The Great Flood
CAM/ED Bill Morrison
MUS Bill Frisell
PROD CO Hypnotic Pictures
Director Bill Morrison weaves together compelling archival footage of the great Mississippi flood of 1927, complemented by a very well-considered Bill Frisell original score. That flood led to an exodus of sharecroppers, all heading north. The result? Chicago blues, rhythm & blues and, ultimately, rock ’n’ roll…
The flood was the most destructive in American history—27,000 square miles were inundated. The migration fueled the evolution of acoustic blues, including artists who witnessed the flood such as Charley Patton ("High Water Everywhere") and Memphis Minnie ("When the Levee Breaks"), as well as influencing electric blues bands that thrived in cities like Memphis, Detroit and Chicago.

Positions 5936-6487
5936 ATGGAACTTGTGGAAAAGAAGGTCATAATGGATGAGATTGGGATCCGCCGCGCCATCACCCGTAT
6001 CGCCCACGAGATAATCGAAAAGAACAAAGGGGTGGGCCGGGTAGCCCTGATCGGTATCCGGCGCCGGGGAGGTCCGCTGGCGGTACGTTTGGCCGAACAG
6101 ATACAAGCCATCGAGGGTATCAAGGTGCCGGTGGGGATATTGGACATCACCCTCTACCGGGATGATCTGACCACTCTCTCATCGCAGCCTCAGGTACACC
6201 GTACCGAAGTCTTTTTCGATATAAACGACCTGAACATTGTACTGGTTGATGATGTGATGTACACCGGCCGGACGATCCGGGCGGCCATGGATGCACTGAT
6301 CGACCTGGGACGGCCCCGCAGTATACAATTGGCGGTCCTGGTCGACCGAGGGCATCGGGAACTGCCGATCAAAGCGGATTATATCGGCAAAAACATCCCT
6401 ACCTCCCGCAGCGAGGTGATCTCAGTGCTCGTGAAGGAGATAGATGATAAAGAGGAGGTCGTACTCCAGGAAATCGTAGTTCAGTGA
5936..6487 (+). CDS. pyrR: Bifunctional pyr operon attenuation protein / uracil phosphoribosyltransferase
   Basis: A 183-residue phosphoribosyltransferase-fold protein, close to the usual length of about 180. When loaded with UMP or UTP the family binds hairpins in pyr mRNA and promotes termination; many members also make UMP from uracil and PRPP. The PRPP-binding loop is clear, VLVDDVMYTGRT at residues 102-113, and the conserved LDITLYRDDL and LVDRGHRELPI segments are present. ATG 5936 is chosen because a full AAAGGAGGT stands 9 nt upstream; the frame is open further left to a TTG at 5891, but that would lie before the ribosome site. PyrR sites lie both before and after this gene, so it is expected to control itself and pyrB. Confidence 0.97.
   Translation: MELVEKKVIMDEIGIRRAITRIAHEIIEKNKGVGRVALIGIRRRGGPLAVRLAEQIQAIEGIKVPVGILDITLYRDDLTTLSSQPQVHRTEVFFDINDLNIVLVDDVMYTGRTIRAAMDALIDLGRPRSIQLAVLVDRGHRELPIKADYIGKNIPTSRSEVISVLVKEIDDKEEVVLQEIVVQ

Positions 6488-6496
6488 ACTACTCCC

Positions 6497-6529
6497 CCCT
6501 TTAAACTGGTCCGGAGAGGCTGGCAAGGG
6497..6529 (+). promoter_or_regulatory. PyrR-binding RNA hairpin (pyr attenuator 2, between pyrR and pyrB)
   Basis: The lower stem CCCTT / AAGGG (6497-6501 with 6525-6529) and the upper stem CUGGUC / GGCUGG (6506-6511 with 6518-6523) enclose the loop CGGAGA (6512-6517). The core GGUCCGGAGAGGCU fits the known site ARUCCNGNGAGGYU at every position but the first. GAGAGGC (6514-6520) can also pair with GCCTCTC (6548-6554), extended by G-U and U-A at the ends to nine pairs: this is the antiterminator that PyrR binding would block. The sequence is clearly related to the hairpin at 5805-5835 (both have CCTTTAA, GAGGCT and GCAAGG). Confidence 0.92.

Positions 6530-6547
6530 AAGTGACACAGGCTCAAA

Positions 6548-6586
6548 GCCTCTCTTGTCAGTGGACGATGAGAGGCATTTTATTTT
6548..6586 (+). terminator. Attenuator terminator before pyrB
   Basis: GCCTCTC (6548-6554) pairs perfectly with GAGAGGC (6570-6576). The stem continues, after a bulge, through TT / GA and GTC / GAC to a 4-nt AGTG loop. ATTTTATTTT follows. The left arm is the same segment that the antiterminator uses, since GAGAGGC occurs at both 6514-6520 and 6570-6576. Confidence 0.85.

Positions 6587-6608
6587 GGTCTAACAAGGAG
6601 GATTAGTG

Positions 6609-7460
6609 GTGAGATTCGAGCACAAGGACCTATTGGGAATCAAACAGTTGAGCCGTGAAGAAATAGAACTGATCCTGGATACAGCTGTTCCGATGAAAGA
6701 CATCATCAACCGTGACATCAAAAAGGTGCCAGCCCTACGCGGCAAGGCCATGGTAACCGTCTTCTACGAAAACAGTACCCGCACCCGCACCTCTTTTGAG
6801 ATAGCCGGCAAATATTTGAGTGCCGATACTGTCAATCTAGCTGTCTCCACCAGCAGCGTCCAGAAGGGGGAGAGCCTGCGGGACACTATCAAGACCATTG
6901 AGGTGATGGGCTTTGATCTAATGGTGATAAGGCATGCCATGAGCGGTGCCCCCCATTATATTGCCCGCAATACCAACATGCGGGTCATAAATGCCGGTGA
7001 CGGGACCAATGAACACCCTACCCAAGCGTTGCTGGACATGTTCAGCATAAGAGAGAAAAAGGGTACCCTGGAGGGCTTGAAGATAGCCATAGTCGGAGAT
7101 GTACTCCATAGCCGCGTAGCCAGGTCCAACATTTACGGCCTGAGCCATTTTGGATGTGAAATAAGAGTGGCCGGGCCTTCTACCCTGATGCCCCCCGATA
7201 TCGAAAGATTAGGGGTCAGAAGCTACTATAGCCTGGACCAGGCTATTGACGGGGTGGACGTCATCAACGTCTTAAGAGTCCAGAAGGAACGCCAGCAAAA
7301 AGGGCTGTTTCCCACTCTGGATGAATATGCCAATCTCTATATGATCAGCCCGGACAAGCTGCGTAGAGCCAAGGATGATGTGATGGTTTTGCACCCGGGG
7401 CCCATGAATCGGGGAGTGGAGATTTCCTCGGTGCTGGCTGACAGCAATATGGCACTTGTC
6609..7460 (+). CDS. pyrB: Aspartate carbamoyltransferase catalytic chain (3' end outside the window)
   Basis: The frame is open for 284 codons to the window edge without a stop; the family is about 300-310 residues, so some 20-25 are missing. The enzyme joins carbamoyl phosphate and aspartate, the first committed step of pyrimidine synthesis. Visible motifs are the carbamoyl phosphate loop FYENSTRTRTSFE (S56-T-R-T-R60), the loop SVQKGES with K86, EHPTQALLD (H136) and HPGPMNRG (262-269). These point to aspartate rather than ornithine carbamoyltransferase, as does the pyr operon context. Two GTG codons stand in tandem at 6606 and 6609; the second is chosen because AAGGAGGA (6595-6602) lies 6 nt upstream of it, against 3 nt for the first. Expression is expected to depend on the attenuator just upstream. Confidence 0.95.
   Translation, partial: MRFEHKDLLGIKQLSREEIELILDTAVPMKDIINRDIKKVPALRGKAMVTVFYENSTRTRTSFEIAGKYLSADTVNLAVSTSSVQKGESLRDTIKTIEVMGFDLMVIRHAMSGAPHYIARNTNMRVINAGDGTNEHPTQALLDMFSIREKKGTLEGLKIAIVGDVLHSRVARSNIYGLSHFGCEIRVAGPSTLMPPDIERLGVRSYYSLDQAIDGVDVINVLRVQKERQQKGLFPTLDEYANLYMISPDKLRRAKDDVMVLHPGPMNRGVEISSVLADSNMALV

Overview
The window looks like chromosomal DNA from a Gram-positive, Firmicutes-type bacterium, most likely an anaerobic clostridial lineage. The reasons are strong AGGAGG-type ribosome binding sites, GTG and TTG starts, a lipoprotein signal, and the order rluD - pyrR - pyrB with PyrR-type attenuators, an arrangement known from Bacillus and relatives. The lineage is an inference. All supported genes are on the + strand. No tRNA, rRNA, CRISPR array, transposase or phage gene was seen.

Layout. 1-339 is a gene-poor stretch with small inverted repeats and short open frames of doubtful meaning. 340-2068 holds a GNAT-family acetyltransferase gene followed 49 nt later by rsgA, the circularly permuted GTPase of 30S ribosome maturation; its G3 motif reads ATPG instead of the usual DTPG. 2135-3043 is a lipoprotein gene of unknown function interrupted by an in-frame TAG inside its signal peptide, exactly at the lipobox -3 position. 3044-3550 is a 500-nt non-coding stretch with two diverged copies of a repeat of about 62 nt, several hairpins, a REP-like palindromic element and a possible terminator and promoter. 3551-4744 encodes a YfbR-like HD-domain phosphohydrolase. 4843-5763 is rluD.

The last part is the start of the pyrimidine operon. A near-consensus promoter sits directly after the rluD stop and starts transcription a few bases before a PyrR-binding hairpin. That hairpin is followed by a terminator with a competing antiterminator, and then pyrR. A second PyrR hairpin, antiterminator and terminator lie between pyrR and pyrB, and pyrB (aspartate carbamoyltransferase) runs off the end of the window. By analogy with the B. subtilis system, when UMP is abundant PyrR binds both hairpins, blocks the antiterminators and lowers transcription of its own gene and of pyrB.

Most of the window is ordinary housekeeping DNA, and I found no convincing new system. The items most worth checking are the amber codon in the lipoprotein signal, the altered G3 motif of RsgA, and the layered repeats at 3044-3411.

Much of the incredible archival footage here (there is no narration) is taken from sources like the Fox Movietone Newsfilm Library and the National Archives. All the film documenting the catastrophe was shot on volatile nitrate stock, some from the air, some from the land, much from in the midst of the swelling river itself. The partially deteriorated film stock figures prominently in Morrison’s aesthetic—the bubbles and washes of decaying footage are associated with the destructive force of the rising river, the celluloid seeming to have been bathed in the same water as the images it depicts. These layers of visual information—paired with Frisell’s musical mix that combines roots influences with his own inimitable stylings—become contemporary again. The Great Flood’s imagery is visible through history’s prism, one that dances with the sound of modernity.